Earlier this month, I covered the results of the Mexican presidential elections wherein Enrique Peña Nieto, the candidate for the Institutional Revolutionary Party (PRI) seemingly won the election by a landslide — that is until allegations of widespread corruption, electoral manipulation and vote buying began to surface.
Identical to his reaction after the 2006 elections, runner-up Manuel Lopez Obrador of the Party of the Democratic Revolution challenged the election results. As part of a formal complaint, Obrador said he would provide evidence of his opponent’s excessive campaign spending to electoral officials.
Meanwhile, some of the largest demonstrations in the country’s history continue with the Yo Soy 132 student-led movement. Originally formed in opposition to the PRI and biased media coverage of the election, the movement is evolving into a full-blown revolt.
Members have unveiled a summary of their own report on the July 1 elections that they will present to authorities. In it, they document more than 1,100 irregularities on election day, the most common of which was the buying of votes and voter credentials. Violations of a ban on campaigning in the days leading up to the election were also reported and even complaints of burnt and stolen ballot boxes were confirmed by video footage, photos, and witnesses.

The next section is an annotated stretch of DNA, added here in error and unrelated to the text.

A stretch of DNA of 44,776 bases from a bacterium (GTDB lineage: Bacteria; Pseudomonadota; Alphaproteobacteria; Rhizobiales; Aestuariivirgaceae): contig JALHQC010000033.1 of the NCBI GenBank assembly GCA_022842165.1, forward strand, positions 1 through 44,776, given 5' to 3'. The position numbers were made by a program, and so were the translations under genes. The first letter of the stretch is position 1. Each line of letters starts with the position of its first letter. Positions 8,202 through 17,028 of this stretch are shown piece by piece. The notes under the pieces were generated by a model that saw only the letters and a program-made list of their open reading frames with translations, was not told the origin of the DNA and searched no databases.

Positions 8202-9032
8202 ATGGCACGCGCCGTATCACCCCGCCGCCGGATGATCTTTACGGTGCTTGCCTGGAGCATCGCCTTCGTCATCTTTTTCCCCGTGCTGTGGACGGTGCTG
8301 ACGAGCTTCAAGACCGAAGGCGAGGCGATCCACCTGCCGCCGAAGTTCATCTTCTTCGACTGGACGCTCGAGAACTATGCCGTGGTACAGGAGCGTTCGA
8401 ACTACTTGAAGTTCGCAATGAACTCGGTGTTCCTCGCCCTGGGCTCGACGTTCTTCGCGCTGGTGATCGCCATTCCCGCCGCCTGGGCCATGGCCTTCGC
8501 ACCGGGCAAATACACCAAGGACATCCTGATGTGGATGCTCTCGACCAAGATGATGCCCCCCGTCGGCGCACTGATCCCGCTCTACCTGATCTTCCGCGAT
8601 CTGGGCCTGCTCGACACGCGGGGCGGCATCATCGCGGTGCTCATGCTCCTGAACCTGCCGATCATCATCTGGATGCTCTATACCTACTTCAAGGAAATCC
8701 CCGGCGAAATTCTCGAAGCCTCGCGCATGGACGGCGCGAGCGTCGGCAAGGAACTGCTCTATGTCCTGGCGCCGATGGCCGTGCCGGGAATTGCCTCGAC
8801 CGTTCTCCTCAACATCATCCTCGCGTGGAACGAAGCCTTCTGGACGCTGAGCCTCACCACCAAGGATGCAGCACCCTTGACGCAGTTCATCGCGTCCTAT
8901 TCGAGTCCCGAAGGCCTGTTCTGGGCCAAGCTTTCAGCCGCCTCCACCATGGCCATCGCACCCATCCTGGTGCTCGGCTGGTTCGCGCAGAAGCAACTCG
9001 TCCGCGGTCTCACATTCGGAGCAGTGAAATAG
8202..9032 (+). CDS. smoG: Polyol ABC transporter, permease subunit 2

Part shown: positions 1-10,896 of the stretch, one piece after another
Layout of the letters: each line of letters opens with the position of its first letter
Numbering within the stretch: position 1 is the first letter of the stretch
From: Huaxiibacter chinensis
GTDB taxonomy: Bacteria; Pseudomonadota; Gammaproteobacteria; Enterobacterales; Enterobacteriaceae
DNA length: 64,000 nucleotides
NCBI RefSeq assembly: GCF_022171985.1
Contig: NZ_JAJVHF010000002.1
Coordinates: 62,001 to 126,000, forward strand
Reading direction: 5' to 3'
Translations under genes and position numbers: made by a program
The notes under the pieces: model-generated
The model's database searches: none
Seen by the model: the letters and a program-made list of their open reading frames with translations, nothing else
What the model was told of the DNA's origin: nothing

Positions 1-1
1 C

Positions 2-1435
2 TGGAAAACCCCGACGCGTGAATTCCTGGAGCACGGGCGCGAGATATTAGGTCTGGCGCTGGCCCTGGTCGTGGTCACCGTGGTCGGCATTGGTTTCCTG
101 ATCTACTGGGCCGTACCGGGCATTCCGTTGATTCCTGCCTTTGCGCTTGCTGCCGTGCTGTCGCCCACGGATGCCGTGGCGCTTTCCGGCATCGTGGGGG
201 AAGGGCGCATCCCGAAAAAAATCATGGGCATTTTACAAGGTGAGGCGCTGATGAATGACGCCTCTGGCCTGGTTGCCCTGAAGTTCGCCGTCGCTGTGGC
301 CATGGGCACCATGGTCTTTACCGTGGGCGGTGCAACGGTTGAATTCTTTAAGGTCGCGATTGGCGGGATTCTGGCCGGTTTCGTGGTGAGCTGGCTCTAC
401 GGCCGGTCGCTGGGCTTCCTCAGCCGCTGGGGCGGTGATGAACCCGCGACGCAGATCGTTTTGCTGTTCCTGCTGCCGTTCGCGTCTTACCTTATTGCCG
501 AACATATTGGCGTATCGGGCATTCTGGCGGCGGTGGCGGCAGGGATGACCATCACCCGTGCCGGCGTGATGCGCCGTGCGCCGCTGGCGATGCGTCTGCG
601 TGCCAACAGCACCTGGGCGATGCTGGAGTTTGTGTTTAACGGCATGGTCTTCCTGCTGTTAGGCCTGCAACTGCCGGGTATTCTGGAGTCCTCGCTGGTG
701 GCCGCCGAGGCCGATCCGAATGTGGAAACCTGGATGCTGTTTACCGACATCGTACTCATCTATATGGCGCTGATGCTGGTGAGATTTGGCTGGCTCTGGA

The Yo Soy 132 movement gathered the majority of complaints through its network of volunteers stationed at voting polls across the country, but also received reports from citizens via social media. All of the complaints were analyzed by a separate commission and only those that passed a verification process were included in the report in order to ensure reliability.
The students allege that the report presents enough irregularities to declare the July 1 elections a “profoundly undemocratic” process.
There is something unique about Yo Soy 132. It’s not the movement’s utilization of social media – similar to that of the Occupy Wall Street movement – that has allowed it to garner global support in places like New York and Paris. Indeed, social media is now an integral part of any of the numerous protests happening around the world.
Rather, it was the movement’s ability to organize and host its own presidential debate and broadcast it to millions of viewers online, something unimaginable in American politics. Using webcams, students from across the country were able to ask the candidates questions that were not raised in previous debates — substantial questions regarding the drug-related violence, foreign policy and the corporate structure of the media.
Although the debate’s structure and format lent itself to some logistical and technical obstacles, it was largely successful. The Yo Soy 132 movement effectively created a new precedent for the level of engagement between people and their politicians.
The impact that engagement will have on Peña Nieto’s recent election remains to be seen.